Skip to main content

(DAY 465) Why Gift Registries Haven't Caught On in India

· 3 min read
Gaurav Parashar

In Western countries, particularly the United States, gift registries have become a staple of weddings, baby showers, and other celebratory events. These registries allow individuals to create a list of desired gifts, making it easier for friends and family to purchase presents that the recipient truly wants or needs. However, despite the popularity of gift registries in the West, they have never quite gained the same traction in India.

One of the most famous gift registries is the one offered by Amazon, which allows couples to create a personalized wedding registry. The registry can include items from various categories, such as home goods, electronics, and even experiences like trips or cooking classes. Another popular option is the Baby Registry, where expecting parents can list essential items for their new arrival, such as strollers, cribs, and baby monitors. These registries have become incredibly convenient for both the gift-giver and the recipient, as they eliminate the guesswork and ensure that the gifts are both wanted and needed.

However, in India, the concept of gift registries has not gained the same level of popularity. One of the primary reasons for this is the deep-rooted cultural tradition of giving cash or gold as gifts during weddings and other celebrations. In Indian society, presenting cash or gold is seen as a symbol of blessing and good fortune for the couple's future. This practice is so ingrained in the culture that it may seem impersonal or even offensive to some to purchase gifts from a pre-determined list.

Another factor contributing to the lack of gift registry adoption in India is the strong emphasis on community and family involvement in weddings and other events. In many cases, close relatives and friends take on the responsibility of purchasing gifts for the couple, often based on their personal knowledge of the couple's preferences and needs. This level of personal touch and thoughtfulness is highly valued in Indian culture, and the use of a gift registry may be perceived as impersonal or lacking in sentiment.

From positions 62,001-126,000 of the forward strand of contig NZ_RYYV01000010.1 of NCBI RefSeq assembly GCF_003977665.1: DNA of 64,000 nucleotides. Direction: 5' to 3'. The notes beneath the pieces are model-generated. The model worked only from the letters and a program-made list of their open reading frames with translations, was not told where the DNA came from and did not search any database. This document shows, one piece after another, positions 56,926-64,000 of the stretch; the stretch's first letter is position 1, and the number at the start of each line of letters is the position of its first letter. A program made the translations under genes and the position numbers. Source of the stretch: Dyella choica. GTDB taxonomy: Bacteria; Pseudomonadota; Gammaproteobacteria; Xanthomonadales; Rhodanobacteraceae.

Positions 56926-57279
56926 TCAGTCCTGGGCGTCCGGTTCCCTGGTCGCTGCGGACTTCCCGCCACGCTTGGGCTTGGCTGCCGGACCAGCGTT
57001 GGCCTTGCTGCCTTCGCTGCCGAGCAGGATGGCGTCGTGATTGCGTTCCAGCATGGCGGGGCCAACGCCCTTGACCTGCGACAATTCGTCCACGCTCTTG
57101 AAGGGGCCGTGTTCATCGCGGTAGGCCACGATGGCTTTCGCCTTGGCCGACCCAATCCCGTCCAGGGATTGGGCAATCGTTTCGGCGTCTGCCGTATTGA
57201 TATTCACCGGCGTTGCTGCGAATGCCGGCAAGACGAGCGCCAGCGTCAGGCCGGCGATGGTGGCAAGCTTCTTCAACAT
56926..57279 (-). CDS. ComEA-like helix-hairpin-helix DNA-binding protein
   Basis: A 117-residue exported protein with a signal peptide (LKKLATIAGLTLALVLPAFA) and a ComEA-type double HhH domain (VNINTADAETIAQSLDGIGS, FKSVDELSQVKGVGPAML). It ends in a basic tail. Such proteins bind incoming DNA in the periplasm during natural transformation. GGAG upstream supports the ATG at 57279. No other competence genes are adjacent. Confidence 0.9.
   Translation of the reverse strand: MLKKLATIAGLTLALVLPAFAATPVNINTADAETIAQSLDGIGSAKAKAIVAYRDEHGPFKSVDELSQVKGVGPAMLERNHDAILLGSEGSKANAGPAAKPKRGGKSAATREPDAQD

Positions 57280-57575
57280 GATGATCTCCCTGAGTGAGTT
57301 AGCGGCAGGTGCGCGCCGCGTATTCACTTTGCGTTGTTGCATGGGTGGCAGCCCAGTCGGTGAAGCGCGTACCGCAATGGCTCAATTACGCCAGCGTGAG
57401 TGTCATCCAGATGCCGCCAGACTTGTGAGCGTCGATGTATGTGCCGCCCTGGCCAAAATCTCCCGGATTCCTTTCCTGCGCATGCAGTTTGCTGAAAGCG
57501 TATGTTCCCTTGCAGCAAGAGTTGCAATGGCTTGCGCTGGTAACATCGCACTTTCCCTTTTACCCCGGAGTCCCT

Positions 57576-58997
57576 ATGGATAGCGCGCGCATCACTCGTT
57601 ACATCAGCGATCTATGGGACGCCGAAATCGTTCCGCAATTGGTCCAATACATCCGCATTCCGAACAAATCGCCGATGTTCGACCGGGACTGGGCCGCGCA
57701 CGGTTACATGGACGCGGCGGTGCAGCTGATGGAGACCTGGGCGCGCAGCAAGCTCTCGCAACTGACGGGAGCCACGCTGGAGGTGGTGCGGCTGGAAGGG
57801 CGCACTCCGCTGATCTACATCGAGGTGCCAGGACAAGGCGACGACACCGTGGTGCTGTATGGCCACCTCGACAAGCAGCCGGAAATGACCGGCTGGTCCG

Additionally, the concept of a gift registry may not align with the Indian values of humility and modesty. In some cases, openly expressing one's desires for specific gifts could be seen as impolite or even greedy. This cultural norm may discourage couples from creating a public list of desired items, as it may be perceived as an act of self-indulgence. Despite these cultural differences, there are some indications that gift registries are slowly gaining acceptance in India, particularly among the younger, more globalized generation. As more Indians are exposed to Western customs and practices, they may become more open to the idea of using gift registries for their own celebrations. However, it is essential to recognize that the adoption of gift registries in India will likely be a gradual process, as deeply ingrained cultural traditions and values continue to shape the way people approach gift-giving.

In conclusion, the lack of popularity of gift registries in India can be attributed to a combination of cultural factors, including the tradition of giving cash or gold, the importance of personal involvement in gift selection, and the values of humility and modesty. While gift registries have become a convenient and popular option in Western countries, their adoption in India will likely be a slow and gradual process, as cultural norms and traditions continue to play a significant role in shaping gift-giving practices.